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It's so sad to see M$ jumping on this "testing" bandwagon just because everyone else is doing it. What a fad. (Seriously, this is 2013 and we're just getting integrated unit testing in VS??) – cod3monk3y Mar 6 '14 at 0:18
@cod3monk3y, what a strange comment. It's a shame it took so long but surely it's in improvement? I'd hardly describe testing as a fad! – matt burns Mar 6 '14 at 6:51
Absolutely it's an improvement! I've been developing in C# for over a decade and I'm a huge proponent of unit testing, code coverage, process, etc. So, the comment was begrudgingly sarcastic. Testing should be integral to the development process and I'm happy to see it finally become a base feature for all developers to share. I've lately been doing some Python and Angular/JS/Flask/Python programming and love how unit testing is part of the culture (python -m unittest discover for python and jasmine/karma for JS). Glad to see this as part of the new developers' toolkit. – cod3monk3y Mar 6 '14 at 17:42

Have a look at NHarness at codeplex, a very simple library that allows you to run NUnit test fixtures in a test project. This allows you the ability to debug through your unit tests if required

An example (from the codeplex page) of a test runner is as below

    public class RunTests
        public static void Main(string[] args)
            TestResults results = Tester.RunTestsInClass<Tests>();

            Console.WriteLine("Tests Run: {0}", results.NumberOfResults);
            Console.WriteLine("Results {0}:PASSED {1}:FAILED", results.NumberOfPasses, results.NumberOfFails);

            foreach (TestResult result in results)
                Console.WriteLine("Test {0}: {1} {2}",
                                            result.Result == TestResult.Outcome.Fail ? "\r\n" + result.Message : "");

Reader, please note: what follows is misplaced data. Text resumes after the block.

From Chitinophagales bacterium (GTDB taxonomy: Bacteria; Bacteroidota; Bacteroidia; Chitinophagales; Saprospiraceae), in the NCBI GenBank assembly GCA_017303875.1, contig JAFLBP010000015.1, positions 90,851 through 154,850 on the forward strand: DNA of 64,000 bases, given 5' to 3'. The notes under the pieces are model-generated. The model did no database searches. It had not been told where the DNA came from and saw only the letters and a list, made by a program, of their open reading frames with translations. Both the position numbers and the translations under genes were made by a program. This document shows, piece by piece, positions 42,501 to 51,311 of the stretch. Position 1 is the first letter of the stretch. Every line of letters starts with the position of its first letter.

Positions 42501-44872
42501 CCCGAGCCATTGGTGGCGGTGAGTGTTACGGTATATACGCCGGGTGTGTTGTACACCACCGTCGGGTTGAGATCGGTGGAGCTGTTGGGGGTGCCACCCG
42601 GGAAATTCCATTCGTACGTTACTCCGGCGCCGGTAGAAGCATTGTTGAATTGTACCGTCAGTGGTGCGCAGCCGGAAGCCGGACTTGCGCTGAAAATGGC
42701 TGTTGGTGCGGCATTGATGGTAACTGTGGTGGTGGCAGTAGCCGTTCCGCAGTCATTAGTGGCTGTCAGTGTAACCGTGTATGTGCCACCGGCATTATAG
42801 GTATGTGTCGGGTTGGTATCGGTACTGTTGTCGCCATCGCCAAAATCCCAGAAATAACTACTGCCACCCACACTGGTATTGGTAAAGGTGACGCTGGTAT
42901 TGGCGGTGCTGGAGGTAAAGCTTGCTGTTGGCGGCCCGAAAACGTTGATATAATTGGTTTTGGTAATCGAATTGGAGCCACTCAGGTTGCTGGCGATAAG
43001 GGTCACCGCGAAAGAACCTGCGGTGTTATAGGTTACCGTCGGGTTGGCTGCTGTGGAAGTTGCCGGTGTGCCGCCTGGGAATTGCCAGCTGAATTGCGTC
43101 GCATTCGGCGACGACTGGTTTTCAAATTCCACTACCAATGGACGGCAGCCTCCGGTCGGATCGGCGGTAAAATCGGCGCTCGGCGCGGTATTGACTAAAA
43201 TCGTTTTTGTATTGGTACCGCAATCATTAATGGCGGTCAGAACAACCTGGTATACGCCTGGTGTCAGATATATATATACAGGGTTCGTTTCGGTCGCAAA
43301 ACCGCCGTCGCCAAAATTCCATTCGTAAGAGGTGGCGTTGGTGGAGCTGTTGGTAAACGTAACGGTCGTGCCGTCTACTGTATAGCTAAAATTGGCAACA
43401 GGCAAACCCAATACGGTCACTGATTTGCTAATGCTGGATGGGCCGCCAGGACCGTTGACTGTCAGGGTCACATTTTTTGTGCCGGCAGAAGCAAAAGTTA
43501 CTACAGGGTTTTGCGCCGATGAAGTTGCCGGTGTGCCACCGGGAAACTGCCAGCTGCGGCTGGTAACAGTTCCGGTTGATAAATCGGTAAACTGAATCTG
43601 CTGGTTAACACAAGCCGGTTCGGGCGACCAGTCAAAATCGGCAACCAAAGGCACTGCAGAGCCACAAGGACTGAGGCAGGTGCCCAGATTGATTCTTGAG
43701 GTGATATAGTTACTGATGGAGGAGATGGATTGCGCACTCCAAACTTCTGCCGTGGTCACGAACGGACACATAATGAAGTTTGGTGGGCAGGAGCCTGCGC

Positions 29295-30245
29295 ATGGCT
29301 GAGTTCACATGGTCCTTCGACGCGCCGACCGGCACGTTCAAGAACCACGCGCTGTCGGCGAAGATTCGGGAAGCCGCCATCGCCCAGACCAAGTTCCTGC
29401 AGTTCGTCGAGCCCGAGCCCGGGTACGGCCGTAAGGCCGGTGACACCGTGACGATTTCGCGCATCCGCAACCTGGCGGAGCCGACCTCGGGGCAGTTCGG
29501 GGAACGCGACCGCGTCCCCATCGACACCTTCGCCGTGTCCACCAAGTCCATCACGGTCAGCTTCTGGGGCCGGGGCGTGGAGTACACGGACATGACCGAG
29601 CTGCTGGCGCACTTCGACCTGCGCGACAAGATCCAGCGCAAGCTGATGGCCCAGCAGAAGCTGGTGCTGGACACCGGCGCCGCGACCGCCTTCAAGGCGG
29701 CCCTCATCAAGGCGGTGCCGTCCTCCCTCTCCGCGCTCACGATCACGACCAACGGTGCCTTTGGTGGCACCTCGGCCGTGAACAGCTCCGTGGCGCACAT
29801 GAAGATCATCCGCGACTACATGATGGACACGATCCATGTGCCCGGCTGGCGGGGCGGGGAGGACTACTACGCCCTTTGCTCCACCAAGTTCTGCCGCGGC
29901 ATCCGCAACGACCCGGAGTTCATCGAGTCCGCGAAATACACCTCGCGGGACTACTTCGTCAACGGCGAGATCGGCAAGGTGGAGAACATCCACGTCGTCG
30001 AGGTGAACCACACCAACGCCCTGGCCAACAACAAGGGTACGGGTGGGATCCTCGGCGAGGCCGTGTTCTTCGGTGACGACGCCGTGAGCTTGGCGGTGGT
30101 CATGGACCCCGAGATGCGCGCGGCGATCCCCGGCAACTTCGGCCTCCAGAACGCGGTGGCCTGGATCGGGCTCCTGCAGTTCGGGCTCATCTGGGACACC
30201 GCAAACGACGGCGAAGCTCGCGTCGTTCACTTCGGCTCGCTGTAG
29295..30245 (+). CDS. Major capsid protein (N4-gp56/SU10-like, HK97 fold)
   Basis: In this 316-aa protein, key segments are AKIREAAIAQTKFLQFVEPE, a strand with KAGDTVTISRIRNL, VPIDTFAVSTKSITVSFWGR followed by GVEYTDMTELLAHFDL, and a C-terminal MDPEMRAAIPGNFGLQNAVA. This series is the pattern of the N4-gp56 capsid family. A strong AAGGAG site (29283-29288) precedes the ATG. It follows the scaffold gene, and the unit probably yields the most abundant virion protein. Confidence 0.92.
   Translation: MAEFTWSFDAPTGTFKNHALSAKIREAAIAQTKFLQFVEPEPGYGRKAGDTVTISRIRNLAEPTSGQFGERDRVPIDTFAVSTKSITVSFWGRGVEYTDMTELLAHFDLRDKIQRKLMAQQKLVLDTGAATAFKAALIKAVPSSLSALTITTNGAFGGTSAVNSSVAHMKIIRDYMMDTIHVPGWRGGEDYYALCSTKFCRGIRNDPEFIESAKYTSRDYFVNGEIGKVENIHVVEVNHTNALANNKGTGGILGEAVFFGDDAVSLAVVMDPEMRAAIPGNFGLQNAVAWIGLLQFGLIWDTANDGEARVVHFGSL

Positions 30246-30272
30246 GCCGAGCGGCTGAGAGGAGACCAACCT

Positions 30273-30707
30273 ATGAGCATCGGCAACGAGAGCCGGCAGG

The benefit of this library is that the TestResults class can be used to retrieve information about the tests executed, so the library can also be used in custom unit test applications

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You could always set up an additional class with a Main() method in the project and select it as a startup object in your project, and debug it from there. It might not be suitable in situation where more complex tasks is done, since you can't take advantage of the more testing-specific features but it might be useful in some simpler projects. If your project is a class library, consider convert it to an console application and then switch it back when you finished testing.

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(Note : I know this post is old, but this might help someone )

As Andy posted above, you can use NUnit .
But the settings in the link posted by Andy do not work anymore in VS C# 2010.
Here are the settings I use in the External Tools window :

Command : C:\Program Files (x86)\NUnit 2.6.2\bin\nunit-x86.exe
( there is also a nunit.exe in the bin directory )

Arguments : $(ProjectDir)$(ProjectFileName)
Initial directory : $(ProjectDir)bin/Debug/$(TargetName)$(TargetExt)